Nicola is a Child and Adolescent Psychotherapist who works with bereaved children, and is one of Auckland-based therapists for Kenzie’s Gift.
Her practice, which is based on psychodynamic and relational psychotherapy, focuses on families who are experiencing difficult feelings, behaviours or relationships, including grief, loss, separation and trauma. A lot of the work she does with children is non-verbal.
She advocates the value of non-directive play-based therapy as part of her practice.
“This is when a child is given free rein to play with whatever resources they please – and however they like,” she says. “I don’t have an agenda about what they need to do, unless they need me to suggest activities. Equally, they’re free not to choose,” she says. “Some will talk, and a few will be silent. Some will play with me, and some of them prefer to be observed. Whatever they do, it gives me valuable information about them and is therapeutic for the child. Although it sounds simple, this kind of play develops emotional regulation, learning capacity, relationship building and communication.”
As part of its support for tamariki/children and mātātahi/young people affected by serious illness or grief, Kenzie’s Gift provides up to 12 sessions with a therapist, which also includes sessions for parents and caregivers.
Nicola first meets the parents or caregivers on their own, and depending on the child’s age and capacity, she normally sees the child on its their own. Over the course of the sessions, they start to form narratives of the child’s own story.
“Children are welcome to bring all parts of themselves,” she says. “I provide a space where even messy parts can be tolerated. Kids have big feelings too,” she says. “They develop coping strategies to deal with them which often comes across as disruptive behaviour. Through my therapy, part of the work can be helping parents and caregivers reframe behaviours as a reaction to anxiety and stress.”
Nicola Jackson’s dissertation for her Master of Child and Adolescent Psychotherapy at AUT examined the experience of young children (aged two to six-years-old) bereaved by sibling stillbirth.
“Siblings bereaved by stillbirth have been described as invisible mourners because their loss is often unacknowledged,” she says. “Stillbirth has a devastating impact on whānau. The experience of bereaved parents is often, understandably, foremost in our minds and hearts. But the loss of an infant, before or after birth, has life-long consequences for the entire family.”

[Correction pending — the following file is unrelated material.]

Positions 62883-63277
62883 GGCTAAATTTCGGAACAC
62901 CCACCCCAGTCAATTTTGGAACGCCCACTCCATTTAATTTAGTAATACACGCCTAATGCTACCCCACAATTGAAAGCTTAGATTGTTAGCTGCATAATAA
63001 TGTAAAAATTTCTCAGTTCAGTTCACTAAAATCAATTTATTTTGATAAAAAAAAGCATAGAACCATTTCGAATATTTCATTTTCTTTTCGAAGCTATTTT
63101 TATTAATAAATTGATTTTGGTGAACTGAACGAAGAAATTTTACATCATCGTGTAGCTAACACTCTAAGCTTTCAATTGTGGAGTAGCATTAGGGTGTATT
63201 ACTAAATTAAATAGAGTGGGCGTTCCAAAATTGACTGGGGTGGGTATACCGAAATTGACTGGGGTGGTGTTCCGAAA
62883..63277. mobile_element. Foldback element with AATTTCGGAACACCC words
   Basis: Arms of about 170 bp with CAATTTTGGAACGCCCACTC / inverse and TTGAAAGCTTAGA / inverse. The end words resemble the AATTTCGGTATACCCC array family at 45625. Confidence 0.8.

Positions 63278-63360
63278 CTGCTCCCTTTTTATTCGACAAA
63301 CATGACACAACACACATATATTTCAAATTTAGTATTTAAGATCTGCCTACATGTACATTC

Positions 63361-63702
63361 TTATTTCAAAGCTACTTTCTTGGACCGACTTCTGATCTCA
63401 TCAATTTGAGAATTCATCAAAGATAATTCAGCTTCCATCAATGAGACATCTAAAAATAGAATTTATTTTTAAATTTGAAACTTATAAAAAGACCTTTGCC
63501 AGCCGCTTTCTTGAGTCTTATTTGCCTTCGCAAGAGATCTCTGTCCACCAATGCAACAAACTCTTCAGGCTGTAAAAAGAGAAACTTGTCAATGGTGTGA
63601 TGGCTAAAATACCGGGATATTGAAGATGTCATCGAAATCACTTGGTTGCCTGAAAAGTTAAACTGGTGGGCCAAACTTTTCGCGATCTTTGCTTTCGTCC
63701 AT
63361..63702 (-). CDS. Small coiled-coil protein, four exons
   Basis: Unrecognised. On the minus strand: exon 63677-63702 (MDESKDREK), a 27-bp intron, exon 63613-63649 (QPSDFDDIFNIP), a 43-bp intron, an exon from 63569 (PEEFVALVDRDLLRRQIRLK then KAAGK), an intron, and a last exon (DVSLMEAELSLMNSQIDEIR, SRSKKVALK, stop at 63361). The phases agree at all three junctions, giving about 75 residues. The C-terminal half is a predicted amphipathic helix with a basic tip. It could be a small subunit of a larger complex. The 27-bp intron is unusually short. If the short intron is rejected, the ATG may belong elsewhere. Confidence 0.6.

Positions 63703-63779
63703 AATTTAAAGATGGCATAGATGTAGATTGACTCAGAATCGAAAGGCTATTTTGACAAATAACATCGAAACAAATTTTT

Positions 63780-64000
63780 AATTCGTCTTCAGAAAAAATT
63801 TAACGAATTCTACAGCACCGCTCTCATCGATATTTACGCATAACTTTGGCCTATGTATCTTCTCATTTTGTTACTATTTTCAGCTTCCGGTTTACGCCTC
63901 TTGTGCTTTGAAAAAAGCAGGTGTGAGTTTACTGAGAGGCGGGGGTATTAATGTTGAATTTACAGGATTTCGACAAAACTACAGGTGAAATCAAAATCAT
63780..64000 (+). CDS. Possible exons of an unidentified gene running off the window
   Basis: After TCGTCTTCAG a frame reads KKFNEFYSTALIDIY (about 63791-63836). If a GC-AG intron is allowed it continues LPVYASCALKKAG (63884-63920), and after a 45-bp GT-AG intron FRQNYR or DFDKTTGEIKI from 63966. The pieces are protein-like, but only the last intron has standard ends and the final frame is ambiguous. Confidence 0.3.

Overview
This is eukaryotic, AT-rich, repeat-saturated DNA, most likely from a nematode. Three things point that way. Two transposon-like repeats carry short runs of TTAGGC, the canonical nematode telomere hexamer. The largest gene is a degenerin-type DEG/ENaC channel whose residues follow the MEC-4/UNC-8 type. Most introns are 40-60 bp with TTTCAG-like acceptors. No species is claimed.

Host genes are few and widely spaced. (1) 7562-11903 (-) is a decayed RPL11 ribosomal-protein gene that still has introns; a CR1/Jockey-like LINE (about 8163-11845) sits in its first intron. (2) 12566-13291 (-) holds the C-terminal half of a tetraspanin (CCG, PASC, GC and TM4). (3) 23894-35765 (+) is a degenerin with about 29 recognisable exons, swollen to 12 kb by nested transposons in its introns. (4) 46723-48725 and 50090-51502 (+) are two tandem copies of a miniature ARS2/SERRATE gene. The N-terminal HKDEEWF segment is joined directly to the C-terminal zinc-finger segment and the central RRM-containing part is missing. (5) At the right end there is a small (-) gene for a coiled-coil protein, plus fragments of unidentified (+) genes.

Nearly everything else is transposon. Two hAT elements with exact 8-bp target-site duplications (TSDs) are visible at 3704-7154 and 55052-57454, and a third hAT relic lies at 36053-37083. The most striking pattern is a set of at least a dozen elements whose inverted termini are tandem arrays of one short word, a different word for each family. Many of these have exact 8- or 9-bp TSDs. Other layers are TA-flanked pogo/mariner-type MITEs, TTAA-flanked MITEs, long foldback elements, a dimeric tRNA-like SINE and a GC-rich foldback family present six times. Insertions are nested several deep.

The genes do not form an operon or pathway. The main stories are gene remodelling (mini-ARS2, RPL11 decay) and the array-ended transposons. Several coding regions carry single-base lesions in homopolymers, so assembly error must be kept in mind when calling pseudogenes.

In her thesis, Nicola describes how the trauma of sibling stillbirth can manifest as learning difficulties, feelings of rejection and expressions of rage and anger at parental figures. She says that separation anxiety, generalised anxiety, somatic symptoms, perfectionism, rebellion and behavioural challenges may all have sibling stillbirth as a contributing factor.
As a child and adolescent psychotherapist, Nicola says her role is to help a bereaved young person and their family acknowledge the child’s experience in a developmentally appropriate way.
“Acknowledging and welcoming discussion about whakapapa, as is usually done during taking the developmental history, will also inform and assist my work,” she says.
“We work with relationships as part of what we do. It’s important for adults to know that young children have their own relationships with their dead siblings. In my therapy, children can be given the opportunity to connect with and integrate their sibling into their lives through play and symbol-based activities such as art, music and language.
“This is the natural habitat of the young child and “magical thinking”, rather than labelled a deficit, can be considered part of the young child’s subjective reality and used as part of the therapy process. We know that play is used by children to overcome anxieties. Through play, children will be able to recognise and relate to their sibling. Play is not as threatening as thinking directly about the issues at hand, but is located close enough for the play to be meaningful and the anxieties perhaps become more digestible for the young child.
“Under the guidance of a child and adolescent psychotherapist, the surviving child can meet their young sibling in a healthy reparative way, in a way which grieving parents may not be able to provide.”
You can read more about Nicola Jackson’s work on her blog here.